This post was originally published on the Integrity Blog.
I’ve never been the type of woman who is especially... womanly at heart. I don’t have the cliche, typical feminine characteristics that make my heart the centerpiece of my personality. I’m not a hopeless romantic, I don’t feel things very deeply, I don’t get emotional easily or frequently, and I’m not soft. I enjoy being rational, ordered, and thoughtful; my husband affectionately refers to me a robot. We joke about my black soul and my naturally cold exterior.
When people speak of the privilege of being a woman, of having a big heart and of fostering deep emotion, I always feel kind of meh, because those things don’t come naturally to me and I feel like I don’t possess these things unless I intentionally conjure them up.
Needless to say, I still have always looked forward to becoming a mother and having children to love. I have kept a long list of names in my journals ever since I was eight years old, and I have known for many years that I am called to become a mother at some point.
When I got married, I secretly hoped that being married to someone with a big heart would magically rub off on my soul and I would transform into the woman I desired to become. I knew, of course, that growing and nurturing my heart and my emotions would require work and sacrifice, and indeed it has. I have had to learn how to be soft and heartfelt, but it has taken some blows of growth to chisel away the hardness.
When I saw that glaring red line and knew that I was to become a mother at last, it was a glorious moment of excitement and joy. Those big moments, similarly to getting engaged or saying my wedding vows, naturally swell up beautiful feelings inside my soul.
It’s the aftermath that requires the chiseling, and motherhood has been no exception.
I wish that I could feel this abundance of love automatically, that I could happily sacrifice my own well being for the sake of another person, that I could have an adorable baby bump, and that i could gain endless joy from painting a nursery and preparing for a child.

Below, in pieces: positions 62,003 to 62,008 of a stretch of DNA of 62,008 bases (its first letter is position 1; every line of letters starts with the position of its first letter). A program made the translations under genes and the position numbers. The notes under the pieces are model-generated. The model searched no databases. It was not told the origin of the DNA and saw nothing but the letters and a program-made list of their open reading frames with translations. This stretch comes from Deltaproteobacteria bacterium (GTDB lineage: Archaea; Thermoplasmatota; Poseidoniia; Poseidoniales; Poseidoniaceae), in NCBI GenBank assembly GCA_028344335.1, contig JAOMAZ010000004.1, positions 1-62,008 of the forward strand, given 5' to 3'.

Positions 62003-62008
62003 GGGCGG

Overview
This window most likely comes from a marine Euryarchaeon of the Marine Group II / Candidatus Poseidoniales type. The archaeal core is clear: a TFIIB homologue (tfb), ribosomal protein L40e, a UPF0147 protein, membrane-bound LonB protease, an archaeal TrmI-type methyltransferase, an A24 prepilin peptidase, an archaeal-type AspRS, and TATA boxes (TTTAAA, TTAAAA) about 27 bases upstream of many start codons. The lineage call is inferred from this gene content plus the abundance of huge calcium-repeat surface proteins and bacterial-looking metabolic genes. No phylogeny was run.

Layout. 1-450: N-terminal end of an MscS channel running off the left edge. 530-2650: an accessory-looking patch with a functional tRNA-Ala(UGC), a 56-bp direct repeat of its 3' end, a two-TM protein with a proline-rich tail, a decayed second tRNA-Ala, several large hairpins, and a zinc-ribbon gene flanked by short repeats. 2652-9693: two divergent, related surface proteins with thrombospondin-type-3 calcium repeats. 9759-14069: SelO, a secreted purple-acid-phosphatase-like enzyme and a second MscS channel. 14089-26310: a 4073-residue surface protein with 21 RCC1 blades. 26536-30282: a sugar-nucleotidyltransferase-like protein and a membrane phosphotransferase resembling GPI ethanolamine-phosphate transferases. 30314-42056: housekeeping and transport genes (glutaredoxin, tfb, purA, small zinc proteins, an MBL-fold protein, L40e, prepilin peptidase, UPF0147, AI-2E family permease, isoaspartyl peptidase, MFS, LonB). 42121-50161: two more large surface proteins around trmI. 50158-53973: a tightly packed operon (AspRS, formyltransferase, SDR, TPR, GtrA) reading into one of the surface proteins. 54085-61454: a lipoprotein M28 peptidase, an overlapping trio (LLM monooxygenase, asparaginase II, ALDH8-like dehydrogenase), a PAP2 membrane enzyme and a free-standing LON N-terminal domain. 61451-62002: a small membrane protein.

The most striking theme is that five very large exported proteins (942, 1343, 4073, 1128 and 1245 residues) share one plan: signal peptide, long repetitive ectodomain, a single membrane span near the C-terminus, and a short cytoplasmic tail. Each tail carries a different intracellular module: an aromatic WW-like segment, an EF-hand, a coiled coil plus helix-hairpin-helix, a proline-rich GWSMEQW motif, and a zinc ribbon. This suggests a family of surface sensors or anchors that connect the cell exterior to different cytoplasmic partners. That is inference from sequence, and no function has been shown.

Ugh, I wish.
Being pregnant has not provided a magic solution to becoming more womanly, more motherly, or more feminine, and this is just what I had expected.
It sucks to feel powerless and deprived of all energy for months on end. It sucks to feel lazy and unmotivated when I cringe at the thought of wasting time or moving at a slow pace. It sucks to be humble and admit that my kitchen and laundry are in a state of disaster because I am immovable on the couch, even though I want my home to look perfect. It sucks to not have exercise make me feel instantly better. It sucks to be averted to my favorite foods and double my grocery bill because I can’t figure out what my body is telling me. It sucks to want a cute baby bump but instead feel bloated and unattractive and not have my clothes fit.
It sucks for me to not feel in control of my own body and health and routine, and to not feel overwhelming feelings of love and adoration for my little one that blissfully smooth away all my insecurities and issues.
I knew that motherhood would be like marriage: full of intense sacrifice, offering up my own desires and wishes for the sake of another person. Marriage sacrificed my stubborn will and my pride, but motherhood has taken my body and my lifeforce, and it is deeper than I had imagined.
Alice von Hildebrand writes that “Just as Christ has suffered the agonizing pains of the crucifixion in order to reopen for us the gates of heaven, so the woman has received the costly privilege of suffering so that another child made to God’s image and likeness can enter into the world.” My suffering may not be as intense as others’, but it involves relinquishing control and pride for an unseen person, and it is costly for me.
I don’t think that I will feel emotional butterflies for my little babe all the time. I will undoubtedly, intensely love them, but I think that forming my own, uniquely feminine heart for their sake takes yet more hard work.
I tell myself that love is not a feeling, but an act and a way of life. When I act in love and view life and my people through a lense of true love and sacrifice, the feelings and emotions in my heart follow at their own pace.
And it is when I have humbled myself in the face of sacrifice that I have felt the truest surges of love in my innermost being. For “love to be real, it must cost, it must hurt, it must empty us of self.”
I don’t think that there is anything more intrinsically womanly to me than this kind of love. It is the kind of love that seeps of the divine, of the angelic, and of the most profound truths.
Maybe I don’t have a naturally emotive heart, but I have one entwined with my will and my mind, and when it chooses this type of selfless love, the emotions that flow hence make me the type of woman and mother I am supposed to become.
And that makes my heart, slowly but beautifully, grow thicker and deeper.